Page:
Ellsberg died today from pancreatic cancer, at the age of 92. While he is best known as the whistleblower who gave the Pentagon Papers about the Vietnam War to the world, he went on for 52 years to expose other types of secrets — including hidden truths about the psychology and culture of U.S. militarism. His stunning intellect and vast knowledge of the American warfare state were combined with great reservoirs of emotional depth and human compassion, enabling him to lay bare the social pressures and fear operating within the media and politics of a country addicted to waging aggressive war. After his disclosure in early March that he was diagnosed with terminal cancer, media coverage of him and his life was extensive. Yet the public discourse scarcely touched on core aspects of the ongoing “war on terror” that he explored when we spoke for an interview that appears in my new book, “War Made Invisible.”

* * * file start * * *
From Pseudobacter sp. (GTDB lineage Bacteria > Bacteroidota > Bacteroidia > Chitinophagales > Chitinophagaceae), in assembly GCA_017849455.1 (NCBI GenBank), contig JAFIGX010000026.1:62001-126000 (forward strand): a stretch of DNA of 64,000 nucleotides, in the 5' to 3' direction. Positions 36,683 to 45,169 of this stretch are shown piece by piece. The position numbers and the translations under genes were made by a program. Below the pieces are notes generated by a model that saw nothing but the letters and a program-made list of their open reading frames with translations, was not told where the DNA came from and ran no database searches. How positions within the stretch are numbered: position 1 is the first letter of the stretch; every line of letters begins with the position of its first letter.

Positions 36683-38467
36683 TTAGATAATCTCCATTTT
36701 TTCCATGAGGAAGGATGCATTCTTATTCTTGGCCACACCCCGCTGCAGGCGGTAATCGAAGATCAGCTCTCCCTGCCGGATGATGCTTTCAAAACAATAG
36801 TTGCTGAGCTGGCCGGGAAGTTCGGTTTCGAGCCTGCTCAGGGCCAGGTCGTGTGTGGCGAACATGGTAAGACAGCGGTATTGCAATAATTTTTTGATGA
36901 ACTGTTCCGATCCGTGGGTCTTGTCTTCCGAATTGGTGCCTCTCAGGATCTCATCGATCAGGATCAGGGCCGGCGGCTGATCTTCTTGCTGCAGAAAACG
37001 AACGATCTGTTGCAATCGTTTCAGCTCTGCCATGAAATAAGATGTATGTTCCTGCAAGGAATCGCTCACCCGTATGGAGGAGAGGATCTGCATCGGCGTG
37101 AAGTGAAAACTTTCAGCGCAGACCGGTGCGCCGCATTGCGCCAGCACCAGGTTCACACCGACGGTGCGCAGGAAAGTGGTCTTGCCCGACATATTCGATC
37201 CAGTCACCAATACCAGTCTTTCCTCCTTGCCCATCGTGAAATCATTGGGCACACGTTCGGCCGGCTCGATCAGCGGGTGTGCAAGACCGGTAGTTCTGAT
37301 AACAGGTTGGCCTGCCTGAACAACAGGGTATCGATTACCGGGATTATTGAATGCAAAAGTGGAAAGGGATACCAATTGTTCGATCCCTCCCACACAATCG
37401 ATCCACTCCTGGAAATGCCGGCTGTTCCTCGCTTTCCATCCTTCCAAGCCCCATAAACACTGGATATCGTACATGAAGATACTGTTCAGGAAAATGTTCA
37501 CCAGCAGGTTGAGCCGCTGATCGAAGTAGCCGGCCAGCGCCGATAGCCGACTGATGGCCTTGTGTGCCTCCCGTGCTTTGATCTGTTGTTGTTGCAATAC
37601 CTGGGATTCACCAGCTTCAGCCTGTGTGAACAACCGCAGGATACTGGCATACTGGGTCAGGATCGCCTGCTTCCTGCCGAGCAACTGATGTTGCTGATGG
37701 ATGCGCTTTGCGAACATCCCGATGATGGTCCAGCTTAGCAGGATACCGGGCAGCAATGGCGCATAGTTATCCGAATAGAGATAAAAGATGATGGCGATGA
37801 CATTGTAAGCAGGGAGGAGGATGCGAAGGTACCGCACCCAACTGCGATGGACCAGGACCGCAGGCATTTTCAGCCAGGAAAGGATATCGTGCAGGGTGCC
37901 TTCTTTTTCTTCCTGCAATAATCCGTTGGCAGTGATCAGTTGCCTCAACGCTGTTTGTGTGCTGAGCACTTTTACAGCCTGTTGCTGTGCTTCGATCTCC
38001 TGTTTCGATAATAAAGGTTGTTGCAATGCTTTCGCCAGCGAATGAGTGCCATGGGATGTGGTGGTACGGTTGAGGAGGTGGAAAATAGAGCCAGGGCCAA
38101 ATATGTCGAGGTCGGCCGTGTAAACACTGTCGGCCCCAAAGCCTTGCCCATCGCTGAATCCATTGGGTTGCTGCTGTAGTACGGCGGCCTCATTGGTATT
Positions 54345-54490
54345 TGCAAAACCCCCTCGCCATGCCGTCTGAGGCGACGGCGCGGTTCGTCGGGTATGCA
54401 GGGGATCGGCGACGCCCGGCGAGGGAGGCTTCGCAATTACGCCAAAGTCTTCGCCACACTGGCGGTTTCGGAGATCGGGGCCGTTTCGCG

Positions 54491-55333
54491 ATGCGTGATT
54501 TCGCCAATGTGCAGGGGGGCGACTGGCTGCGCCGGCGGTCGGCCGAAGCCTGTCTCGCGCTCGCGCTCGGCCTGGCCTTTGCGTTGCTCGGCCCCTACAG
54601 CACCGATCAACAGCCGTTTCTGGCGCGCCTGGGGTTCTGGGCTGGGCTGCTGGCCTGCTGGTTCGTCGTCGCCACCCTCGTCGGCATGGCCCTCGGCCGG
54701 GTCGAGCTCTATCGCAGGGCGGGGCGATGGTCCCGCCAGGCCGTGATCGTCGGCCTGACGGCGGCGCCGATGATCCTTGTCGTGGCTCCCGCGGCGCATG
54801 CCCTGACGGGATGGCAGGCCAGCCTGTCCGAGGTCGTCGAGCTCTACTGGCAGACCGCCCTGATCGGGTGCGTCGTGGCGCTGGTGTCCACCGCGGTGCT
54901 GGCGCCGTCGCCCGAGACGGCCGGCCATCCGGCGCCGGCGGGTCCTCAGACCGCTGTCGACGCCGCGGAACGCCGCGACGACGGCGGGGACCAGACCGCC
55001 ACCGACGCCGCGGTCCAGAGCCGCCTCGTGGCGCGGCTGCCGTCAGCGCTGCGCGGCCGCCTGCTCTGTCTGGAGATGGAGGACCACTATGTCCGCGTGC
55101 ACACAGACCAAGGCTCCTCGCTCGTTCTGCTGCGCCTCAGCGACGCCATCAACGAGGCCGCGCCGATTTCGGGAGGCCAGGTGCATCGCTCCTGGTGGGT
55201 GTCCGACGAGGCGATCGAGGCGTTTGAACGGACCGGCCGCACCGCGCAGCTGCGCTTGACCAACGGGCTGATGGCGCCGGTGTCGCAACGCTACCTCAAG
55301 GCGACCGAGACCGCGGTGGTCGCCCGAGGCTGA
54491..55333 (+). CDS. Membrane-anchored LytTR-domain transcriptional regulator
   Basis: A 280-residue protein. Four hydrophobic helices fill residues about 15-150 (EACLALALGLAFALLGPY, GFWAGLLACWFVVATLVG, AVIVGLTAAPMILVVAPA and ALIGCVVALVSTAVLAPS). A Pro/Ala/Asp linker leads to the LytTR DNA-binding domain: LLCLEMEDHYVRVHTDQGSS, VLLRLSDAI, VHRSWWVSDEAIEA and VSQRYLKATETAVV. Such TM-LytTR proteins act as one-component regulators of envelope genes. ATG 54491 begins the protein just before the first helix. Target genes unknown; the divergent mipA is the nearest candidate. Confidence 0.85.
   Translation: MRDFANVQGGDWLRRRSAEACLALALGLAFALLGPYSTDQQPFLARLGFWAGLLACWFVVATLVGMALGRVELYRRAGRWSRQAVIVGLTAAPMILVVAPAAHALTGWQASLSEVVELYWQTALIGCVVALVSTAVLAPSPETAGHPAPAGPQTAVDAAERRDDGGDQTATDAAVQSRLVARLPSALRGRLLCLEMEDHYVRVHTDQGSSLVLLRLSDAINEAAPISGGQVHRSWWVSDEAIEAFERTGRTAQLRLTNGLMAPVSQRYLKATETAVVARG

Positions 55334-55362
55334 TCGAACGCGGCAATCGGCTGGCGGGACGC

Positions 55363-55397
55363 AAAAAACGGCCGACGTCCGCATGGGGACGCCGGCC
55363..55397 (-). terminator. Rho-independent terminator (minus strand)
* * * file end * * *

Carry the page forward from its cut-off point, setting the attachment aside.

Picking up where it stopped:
Ellsberg talked about differences between media coverage of September 11 and, later, the U.S. military’s “shock and awe” missile attack on Baghdad that began the Iraq invasion. In response to the horrors of 9/11, he recalled, the Times “did something very dramatic. They ran a picture, a head picture, of each person who had been killed — with some anecdotes from their neighbors, their friends, and their family. This person liked to skydive, or this person liked to play in a band, or little anecdotes about what made them human, what people remembered about them in particular, very gripping, very moving.”